Periodic revisions

The above terms of the industry level settlements were to the full knowledge of the banking department in the Finance Ministry.

In such a context, neither the SBI management nor the recognised federations of workmen staff and the officers of the bank were precluded or debarred from negotiating with the management for adequate improvements in the pension scheme and family pension commensurate with the periodical revision in wages and other service conditions once in five years. Accordingly, every time there was an upward revision in wages of employees and officers, negotiations were initiated with the management on pension and family Pension and the consensus arrived at was put up to the Finance Ministry and the Reserve Bank of India for prior approval before amendment of the related pension rules.

It would be relevant to mention that even before the industry level settlement for payment of pension at 50 per cent of the last drawn pay, employees in Imperial Bank of India and subsequently in SBI were paid more than 50 per cent of the last drawn pay as pension as per the formula stipulated in the Pension Rules of Imperial Bank of India Pension Fund and subsequently of the SBI Pension Fund.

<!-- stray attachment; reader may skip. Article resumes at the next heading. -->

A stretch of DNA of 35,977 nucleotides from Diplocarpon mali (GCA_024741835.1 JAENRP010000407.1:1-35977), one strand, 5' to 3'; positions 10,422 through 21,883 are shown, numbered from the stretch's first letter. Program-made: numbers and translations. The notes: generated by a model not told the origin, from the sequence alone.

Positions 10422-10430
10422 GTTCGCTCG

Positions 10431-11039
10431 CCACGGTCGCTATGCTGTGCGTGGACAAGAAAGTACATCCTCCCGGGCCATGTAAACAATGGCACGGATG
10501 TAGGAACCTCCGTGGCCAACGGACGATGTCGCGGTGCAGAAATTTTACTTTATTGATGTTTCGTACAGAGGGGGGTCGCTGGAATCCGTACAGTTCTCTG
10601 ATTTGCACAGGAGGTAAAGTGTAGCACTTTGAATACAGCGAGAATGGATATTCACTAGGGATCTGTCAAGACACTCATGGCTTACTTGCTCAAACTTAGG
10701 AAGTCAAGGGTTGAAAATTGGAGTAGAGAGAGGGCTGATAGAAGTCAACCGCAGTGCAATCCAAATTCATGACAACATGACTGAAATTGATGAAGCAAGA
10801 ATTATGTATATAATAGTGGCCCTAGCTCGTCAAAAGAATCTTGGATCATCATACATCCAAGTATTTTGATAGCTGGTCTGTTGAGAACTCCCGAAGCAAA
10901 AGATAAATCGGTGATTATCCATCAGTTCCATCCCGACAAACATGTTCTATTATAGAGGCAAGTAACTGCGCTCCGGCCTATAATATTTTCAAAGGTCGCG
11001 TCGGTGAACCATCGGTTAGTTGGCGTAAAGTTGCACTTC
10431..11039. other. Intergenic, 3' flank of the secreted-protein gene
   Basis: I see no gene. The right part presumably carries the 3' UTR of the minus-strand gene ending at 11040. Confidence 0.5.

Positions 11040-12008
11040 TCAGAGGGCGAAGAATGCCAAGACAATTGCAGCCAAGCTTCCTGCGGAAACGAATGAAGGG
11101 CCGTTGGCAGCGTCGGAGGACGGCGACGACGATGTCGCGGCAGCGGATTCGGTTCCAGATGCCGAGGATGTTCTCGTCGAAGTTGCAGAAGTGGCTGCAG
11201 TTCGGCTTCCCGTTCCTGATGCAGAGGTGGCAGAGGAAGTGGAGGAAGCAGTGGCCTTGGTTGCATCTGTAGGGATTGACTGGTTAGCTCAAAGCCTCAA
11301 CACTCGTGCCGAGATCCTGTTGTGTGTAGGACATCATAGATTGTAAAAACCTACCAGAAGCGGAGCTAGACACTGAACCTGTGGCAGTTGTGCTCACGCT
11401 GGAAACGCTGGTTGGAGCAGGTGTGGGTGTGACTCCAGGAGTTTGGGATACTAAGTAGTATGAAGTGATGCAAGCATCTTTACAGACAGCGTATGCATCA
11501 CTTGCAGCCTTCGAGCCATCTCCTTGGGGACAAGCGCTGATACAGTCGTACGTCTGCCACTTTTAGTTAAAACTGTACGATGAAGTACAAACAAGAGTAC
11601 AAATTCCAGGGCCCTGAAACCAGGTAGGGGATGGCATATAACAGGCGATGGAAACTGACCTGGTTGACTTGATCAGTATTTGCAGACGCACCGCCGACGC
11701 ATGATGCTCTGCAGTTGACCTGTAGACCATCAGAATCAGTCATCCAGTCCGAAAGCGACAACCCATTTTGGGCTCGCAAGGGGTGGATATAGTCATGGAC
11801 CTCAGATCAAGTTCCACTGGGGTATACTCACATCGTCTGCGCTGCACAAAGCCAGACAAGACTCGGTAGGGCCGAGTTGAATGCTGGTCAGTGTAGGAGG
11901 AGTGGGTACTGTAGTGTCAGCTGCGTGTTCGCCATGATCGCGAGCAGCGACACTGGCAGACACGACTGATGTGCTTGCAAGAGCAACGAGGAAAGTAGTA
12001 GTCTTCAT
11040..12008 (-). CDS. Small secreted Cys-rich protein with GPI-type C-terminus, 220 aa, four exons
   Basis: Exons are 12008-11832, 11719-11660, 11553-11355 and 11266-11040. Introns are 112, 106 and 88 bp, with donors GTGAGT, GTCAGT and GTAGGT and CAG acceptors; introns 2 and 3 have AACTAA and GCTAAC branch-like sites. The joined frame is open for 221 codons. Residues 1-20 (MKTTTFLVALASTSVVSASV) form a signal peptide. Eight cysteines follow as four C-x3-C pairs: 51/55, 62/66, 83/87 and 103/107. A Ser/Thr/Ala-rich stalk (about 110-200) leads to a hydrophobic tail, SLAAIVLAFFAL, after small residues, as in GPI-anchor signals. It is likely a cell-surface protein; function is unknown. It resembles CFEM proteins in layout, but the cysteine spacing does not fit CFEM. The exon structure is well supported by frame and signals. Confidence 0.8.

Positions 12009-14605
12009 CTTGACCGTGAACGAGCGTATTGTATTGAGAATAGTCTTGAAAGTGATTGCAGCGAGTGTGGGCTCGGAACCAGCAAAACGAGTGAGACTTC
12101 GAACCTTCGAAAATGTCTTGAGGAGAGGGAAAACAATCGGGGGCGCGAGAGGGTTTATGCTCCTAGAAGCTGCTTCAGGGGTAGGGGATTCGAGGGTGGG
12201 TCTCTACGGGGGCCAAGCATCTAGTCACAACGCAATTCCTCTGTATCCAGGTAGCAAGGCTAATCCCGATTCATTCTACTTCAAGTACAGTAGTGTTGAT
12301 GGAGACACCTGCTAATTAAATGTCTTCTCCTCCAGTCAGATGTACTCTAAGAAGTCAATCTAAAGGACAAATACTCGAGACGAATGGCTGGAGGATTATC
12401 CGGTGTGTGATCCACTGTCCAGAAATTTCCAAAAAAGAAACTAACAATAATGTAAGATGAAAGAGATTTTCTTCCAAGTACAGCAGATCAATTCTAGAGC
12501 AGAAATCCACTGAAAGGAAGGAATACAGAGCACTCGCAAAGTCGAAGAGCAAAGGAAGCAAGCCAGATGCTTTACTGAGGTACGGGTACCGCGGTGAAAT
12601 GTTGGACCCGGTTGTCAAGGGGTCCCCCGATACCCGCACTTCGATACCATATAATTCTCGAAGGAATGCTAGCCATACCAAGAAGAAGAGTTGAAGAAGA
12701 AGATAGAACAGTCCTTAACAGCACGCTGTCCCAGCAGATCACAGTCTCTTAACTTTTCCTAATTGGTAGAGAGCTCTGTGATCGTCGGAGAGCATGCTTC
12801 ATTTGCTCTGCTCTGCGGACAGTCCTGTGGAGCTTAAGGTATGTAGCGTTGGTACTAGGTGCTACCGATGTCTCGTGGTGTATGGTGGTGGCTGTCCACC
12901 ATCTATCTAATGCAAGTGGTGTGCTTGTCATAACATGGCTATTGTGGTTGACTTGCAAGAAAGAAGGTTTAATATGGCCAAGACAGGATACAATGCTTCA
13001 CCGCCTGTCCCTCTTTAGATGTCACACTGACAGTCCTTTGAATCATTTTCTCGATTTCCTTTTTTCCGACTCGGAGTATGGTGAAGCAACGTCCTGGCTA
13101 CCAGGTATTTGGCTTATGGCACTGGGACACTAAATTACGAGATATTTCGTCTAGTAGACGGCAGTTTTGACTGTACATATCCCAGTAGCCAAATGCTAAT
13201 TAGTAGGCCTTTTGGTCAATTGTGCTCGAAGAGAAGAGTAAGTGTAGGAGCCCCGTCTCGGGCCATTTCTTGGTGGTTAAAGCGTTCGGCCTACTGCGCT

It was in 1983-84, when retired senior officers were deprived of 50 per cent of the last drawn pay as pension, the Imperial Bank of India Pensioners Association, Delhi, approached the Supreme Court for immediate redress of grievances consequent on which SBI had to amend the rules raising the ceiling on pension to Rs. 1,600, which worked out to 50 per cent of the last drawn pay of such senior officers. Again with the upward revision in wages, the pension ceiling in SBI had to be increased to Rs. 2,400 which also worked out to 50 per cent of the last drawn pay at the material time. This was also done at the intervention of the Supreme Court in 1987.

Recommendations ignored

Subsequently, when another industry level settlement, namely, Fifth Bipartite, came into force, negotiations within SBI for upward revision in pension and family pension were held but recommendations put up by the management were not considered by the Finance Ministry by misusing the powers vested in its as per Section 50 of the State Bank of India Act.